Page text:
And when the socialist society is established throughout the world, there will no longer be men and women, but only workers on a footing of equality. The turning-point of all history is the passage from the regime of community ownership to that of private property, and it is in no wise indicated how this could have come about.

Engels himself declares in The Origin of the Family that 'at present we know nothing about it'; not only is he ignorant of the historical details: Similarly, it is not clear that the institution of private property must necessarily have involved the enslavement of women.

Historical materialism takes for granted facts that call for explanation: Engels assumes without discussion the bond of interest which ties man to property; but where does this interest, the source of social institutions, have its own source?

Thus Engels's account remains superficial, and the truths that he does reveal are seemingly contingent, incidental. The fact is that we cannot plumb their meaning without going beyond the limits of historical materialism. It cannot provide solutions for the problems we have raised, because these concern the whole man and not that abstraction: It would seem clear, for example, that the very concept of personal possession can be comprehensible only with reference to the original condition of the existent.

For it to appear, there must have been at first an inclination in the subject to think of himself as basically individual, to assert the autonomy and separateness of his existence. We can see that this affirmation would have remained subjective, inward, without validity as long as the individual lacked the practical means for carrying it out objectively.

Without adequate tools, he did not sense at first any power over the world, he felt lost in nature and in the group, passive, threatened, the plaything of obscure forces; he dared to think of himself only as identified with the clan: The discovery of bronze enabled man, in the experience of hard and productive labour, to discover himself as creator; dominating nature, he was no longer afraid of it, and in the faceof obstacles overcome he found courage to see himself as an autonomous active force, to achieve self-fulfilment as an individual.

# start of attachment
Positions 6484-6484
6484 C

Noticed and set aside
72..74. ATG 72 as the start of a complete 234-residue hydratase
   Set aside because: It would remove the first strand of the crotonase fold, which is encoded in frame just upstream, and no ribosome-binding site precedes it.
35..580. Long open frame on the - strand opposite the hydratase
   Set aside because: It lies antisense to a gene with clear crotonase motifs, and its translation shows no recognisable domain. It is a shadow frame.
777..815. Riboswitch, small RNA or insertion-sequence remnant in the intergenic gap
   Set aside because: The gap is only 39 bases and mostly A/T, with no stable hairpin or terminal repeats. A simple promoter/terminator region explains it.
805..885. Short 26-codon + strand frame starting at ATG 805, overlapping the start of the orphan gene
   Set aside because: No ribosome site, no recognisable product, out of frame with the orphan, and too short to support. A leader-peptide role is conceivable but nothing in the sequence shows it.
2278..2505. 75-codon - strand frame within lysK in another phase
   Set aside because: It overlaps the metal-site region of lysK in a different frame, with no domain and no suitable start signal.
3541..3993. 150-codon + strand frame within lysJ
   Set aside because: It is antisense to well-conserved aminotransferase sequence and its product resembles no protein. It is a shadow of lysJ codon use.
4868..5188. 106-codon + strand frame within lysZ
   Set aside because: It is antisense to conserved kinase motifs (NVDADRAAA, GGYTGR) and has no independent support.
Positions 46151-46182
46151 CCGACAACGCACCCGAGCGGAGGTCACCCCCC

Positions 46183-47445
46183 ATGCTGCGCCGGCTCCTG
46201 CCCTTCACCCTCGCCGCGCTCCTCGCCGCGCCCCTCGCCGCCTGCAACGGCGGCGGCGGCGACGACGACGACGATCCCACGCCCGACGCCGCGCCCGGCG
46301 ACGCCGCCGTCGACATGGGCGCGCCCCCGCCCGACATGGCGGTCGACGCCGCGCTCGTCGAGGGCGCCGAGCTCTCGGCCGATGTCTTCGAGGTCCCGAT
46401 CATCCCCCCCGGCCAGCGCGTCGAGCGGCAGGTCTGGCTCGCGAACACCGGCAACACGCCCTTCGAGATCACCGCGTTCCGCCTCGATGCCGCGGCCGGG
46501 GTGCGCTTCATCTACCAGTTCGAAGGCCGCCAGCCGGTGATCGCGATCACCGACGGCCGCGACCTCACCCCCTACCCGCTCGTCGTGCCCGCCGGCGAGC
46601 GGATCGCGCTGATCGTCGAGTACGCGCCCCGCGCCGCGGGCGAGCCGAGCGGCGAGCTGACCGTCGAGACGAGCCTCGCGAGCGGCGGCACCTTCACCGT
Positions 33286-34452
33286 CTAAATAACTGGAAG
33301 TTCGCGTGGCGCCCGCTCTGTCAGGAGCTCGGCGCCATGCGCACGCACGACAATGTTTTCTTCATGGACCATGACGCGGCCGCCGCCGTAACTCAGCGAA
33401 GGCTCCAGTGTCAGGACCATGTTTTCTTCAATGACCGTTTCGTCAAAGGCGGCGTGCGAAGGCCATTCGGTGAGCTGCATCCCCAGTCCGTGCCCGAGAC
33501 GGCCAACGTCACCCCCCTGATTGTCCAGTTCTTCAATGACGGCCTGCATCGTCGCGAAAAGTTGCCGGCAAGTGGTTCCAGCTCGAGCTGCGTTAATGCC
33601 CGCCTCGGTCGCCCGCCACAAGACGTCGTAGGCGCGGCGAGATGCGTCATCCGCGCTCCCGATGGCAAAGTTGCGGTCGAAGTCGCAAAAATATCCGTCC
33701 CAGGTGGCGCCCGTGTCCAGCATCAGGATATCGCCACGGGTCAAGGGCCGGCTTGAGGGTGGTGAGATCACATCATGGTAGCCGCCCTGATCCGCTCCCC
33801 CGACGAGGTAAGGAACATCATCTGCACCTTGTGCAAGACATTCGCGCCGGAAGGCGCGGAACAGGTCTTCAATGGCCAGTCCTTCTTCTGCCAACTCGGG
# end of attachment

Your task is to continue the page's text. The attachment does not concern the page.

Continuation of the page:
He shows how man, through the hammer and the anvil, asserts himself and his individuality. It promotes the worker to the mastery of time, through the forcefulness of an instant' P. On the other hand, the affirmation of the subject's individuality is not enough to explain property: As we have seen in the preceding chapter, the existent succeeds in finding himself only in estrangement, in alienation; he seeks through the world to find himself in some shape, other than himself, which he makes his own.

The clan encounters its own alienated existence in the totem, the mana, the terrain it occupies; and when the individual becomes distinguished from the community, he requires a personal incarnation. The mana becomes individualised in the chief, then in each individual; and at the same time each person tries to appropriate a piece of land, implements, crops. Man finds himself in these goods which are his because he has previously lost himself in them; and it is therefore understandable that he places upon them a value no less fundamental than upon his very life.

Thus it is that man's interest in his property becomes an intelligible relation. But we see that this cannot be explained through the tool alone: On the same grounds it is impossible to deduce the oppression of woman from the institution of private property.